Leave RFIs in the Dust and Promote Sustainability

Requests for information are cluttering the workplace and making it difficult for companies to run a smooth, timely, and cost-efficient business. Digitizing the construction system may be the way to go.

At its core, connected construction is about creating 'roundtrip information.' For teams to become more efficient and reduce “wasteful” behavior, project data needs to be highly visible and easily discoverable, up-to-date, and distilled for actionable insights.
At its core, connected construction is about creating "roundtrip information." For teams to become more efficient and reduce “wasteful” behavior, project data needs to be highly visible and easily discoverable, up-to-date, and distilled for actionable insights.
@tuiphotoengineer - adobe.stock.com

Picturing the massive information flow on a typical large-scale commercial construction project can be a daunting proposition. Take requests for information (RFI), for example, which can span from hundreds on a smaller project to thousands on bigger, more complex projects.

Today, there are plenty of software solutions that promise to help construction teams tackle the proliferation of RFIs and manage the related workflows. However, even more promising than the vision of streamlined RFI management is a future where RFIs aren’t needed at all.

While this may sound like wishful thinking, envision a world where construction teams could cut down on 50%, or even 75% of RFIs on a given project. Even smaller reductions in RFIs could introduce transformative benefits for the way we build.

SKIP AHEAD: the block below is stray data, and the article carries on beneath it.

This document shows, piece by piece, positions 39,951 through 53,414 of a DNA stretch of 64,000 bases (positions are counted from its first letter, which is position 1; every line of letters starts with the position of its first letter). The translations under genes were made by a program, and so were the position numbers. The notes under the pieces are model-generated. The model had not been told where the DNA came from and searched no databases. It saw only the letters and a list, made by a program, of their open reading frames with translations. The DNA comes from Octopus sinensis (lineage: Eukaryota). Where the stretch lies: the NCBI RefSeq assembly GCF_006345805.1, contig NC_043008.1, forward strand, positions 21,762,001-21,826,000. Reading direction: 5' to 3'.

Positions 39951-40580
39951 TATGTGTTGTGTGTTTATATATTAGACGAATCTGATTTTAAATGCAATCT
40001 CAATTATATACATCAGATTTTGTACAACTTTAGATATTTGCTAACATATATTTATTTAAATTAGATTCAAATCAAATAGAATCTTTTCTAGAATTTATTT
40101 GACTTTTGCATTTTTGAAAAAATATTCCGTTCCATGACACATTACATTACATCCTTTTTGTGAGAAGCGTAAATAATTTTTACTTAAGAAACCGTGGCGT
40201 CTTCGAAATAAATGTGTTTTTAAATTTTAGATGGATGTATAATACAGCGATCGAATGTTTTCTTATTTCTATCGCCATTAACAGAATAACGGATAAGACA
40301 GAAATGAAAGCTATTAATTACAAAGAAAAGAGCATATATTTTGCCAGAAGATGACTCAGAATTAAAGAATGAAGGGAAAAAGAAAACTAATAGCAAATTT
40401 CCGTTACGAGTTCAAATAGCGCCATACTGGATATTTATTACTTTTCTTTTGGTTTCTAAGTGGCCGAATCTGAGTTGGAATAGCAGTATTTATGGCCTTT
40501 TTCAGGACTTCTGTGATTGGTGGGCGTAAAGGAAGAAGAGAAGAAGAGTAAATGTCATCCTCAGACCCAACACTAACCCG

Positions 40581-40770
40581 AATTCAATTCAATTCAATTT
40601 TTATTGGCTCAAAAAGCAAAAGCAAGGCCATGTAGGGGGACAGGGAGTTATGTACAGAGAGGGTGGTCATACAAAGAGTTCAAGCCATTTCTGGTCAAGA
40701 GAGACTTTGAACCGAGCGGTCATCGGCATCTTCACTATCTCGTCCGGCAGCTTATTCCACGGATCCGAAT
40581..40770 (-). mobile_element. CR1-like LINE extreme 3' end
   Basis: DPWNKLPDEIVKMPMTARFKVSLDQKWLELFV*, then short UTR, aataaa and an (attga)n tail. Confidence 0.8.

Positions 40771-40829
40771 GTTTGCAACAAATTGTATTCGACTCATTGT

Playing the RFI Waiting Game

Why do RFIs even occur in the first place? Most (albeit, not all) stem from information—specifically a lack of it.

When workers on site need critical information or clarification to move forward, they initiate an RFI. This can occur when a subcontractor discovers a discrepancy in drawings or perhaps they find a key detail was left out of their original contract scope. In both of these cases, the subcontractor works quickly to submit an RFI to the general contractor, which begins a lengthy waiting game.

The average response time to an RFI is 9.7 days, and that’s if a response is even given. Typically, if a general contractor is unable to provide satisfactory or timely information, the subcontractor forwards the RFI to the architect or engineer responsible for the project design, which can stall jobsite work even further until the needed information becomes available.

The “hurry up and wait” RFI timeline interrupts project momentum. While the primary purpose of an RFI is to reduce the need for time-consuming and expensive rework, the process itself is time-consuming and negatively impacts schedules and budgets. And the costs can be huge: on average, there are 9.9 RFIs for each $1 million of construction worldwide, costing a typical large-scale construction project almost $900,000 in RFI processing. Just as bad, the project team’s morale is affected by an RFI pile-up.

Technology undeniably helps streamline this workflow, but the RFI waiting game still results in wasteful practices that are better off being left behind. Project team members on a jobsite should already have access to all the information they need immediately at their fingertips.

By eliminating—not just automating—wasteful processes, we can pave the way for wider profit margins, resulting in more resilient companies and a more sustainable construction industry. 

How Teams Can Leave Behind Their Broken Workflows

As construction teams eliminate inefficient procedures that cost them time and money, they can instead devote more energy towards high-value activities that grow their bottom line.